White Hot Chocolate. Just in time for the holidays, Schokinag has released its Strawberries and White Chocolate hot chocolate. The second white chocolate addition to the Schokinag gourmet hot chocolate line (following the divine Dulce de Leche), it can be drunk on its own, with desserts, or used as a sauce or fondue. The powder mixes with milk and heats up in the microwave in minutes. Made of sugar, cocoa butter, whole milk powder, natural strawberry, natural vanilla and soya lecithin as an emulsifier, it is 100% natural and GMO-free.
Moister Thanksgiving Turkey. Looking for a new way to roast a moist bird this Thanksgiving? Turkey Cannon—good for roasting chickens, ducks and geese as well—provides an innovative way to infuse moisture and flavor deep into the poultry via a patented roasting cylinder. Available at CampChef.com, it guarantees a moister, more flavorful bird every time. You can infuse the bird with wine, beer or bouillon internally, and roast a 12-pound turkey in less than 2 hours.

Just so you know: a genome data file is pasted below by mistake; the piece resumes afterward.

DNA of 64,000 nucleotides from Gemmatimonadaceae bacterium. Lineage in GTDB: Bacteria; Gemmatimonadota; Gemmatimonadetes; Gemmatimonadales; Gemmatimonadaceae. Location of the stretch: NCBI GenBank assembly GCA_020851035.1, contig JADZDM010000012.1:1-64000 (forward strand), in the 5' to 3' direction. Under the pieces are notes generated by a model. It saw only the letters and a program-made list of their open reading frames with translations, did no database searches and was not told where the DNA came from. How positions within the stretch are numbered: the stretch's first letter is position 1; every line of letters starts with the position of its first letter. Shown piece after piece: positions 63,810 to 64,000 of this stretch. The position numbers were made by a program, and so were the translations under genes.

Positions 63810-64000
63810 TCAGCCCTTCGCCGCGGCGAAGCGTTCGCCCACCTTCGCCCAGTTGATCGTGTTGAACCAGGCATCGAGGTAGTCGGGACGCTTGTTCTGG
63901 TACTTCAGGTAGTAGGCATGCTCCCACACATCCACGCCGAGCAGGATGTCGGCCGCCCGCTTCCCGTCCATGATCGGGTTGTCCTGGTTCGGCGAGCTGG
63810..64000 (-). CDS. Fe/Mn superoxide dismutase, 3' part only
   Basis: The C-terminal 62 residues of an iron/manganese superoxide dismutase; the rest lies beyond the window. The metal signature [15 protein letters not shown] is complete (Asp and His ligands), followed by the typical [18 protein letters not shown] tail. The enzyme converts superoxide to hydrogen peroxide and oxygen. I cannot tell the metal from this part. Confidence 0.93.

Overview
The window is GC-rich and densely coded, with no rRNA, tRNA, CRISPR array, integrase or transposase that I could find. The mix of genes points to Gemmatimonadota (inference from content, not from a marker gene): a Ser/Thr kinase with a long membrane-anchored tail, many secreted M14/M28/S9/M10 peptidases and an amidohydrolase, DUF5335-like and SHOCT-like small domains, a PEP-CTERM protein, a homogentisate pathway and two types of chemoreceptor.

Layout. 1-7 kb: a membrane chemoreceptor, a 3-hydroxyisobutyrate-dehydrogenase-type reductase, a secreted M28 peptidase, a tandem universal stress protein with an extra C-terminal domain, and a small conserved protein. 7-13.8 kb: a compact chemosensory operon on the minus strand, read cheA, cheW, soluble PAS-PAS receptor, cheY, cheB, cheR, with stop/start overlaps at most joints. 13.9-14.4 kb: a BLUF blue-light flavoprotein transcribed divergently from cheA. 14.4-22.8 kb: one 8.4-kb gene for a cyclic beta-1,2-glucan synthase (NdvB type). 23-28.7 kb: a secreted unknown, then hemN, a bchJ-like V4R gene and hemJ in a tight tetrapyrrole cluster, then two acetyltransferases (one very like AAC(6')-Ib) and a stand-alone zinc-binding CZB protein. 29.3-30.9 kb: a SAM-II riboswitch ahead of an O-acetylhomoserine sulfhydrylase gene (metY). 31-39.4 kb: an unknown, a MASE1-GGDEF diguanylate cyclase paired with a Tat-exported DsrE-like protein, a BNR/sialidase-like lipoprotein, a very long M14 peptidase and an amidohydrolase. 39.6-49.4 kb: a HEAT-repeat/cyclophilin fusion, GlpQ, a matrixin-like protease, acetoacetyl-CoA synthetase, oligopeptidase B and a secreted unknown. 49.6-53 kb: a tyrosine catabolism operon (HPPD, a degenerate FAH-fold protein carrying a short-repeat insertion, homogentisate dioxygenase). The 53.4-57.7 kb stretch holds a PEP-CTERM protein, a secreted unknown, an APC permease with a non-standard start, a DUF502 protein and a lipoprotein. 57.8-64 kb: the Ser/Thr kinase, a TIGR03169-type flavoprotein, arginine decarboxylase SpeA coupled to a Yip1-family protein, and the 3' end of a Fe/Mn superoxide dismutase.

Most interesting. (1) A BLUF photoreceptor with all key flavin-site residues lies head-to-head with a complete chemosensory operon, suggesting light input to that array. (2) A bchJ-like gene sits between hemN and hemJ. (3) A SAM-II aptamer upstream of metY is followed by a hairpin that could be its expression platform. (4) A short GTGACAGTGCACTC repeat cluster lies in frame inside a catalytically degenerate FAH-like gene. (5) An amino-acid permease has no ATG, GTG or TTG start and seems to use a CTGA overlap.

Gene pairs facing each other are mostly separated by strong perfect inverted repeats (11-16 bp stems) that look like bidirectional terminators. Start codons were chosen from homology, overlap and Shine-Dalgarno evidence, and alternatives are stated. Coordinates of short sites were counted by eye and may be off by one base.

Sushi Wine. Wine experts typically advise diners to enjoy sake or beer with sushi: the fruits and tannins of wines just don’t match well with the delicate fish, the umami of the seaweed, the salty soy sauce, the heat and spice of the wasabi, and the sweet-and-sour pickled ginger. But given the global popularity of sushi, winemakers don’t want to give up that revenue. Spain’s Ferrer family, makers of the popular Freixenet sparkling wine, hired a Japanese wine expert, Yoko Sato, who had studied winemaking in Spain, and put her on the case. After a year of experiments, she developed a blend of airén, a fruity grape widely planted in Spain; macabeo, the acidic grape used for the Spanish sparkling wine, Cava; and muscat, which has lush floral aromas and flavors. The wine is said to have the acidity to handle the salt and fish oils, the slight sweetness to balance the wasabi and blend with the sweet-sour flavors, and fruit to balance the savory flavors. Ms. Sato named the wine Oroya, Spanish for a basket used to transport goods across a river, a name symbolizing her personal wine journey from Japan to Spain. At about $10 retail (more at restaurants), the price is right. When you see it, try a bottle and see if it brings out the flavor of the fish, as restaurateurs have said.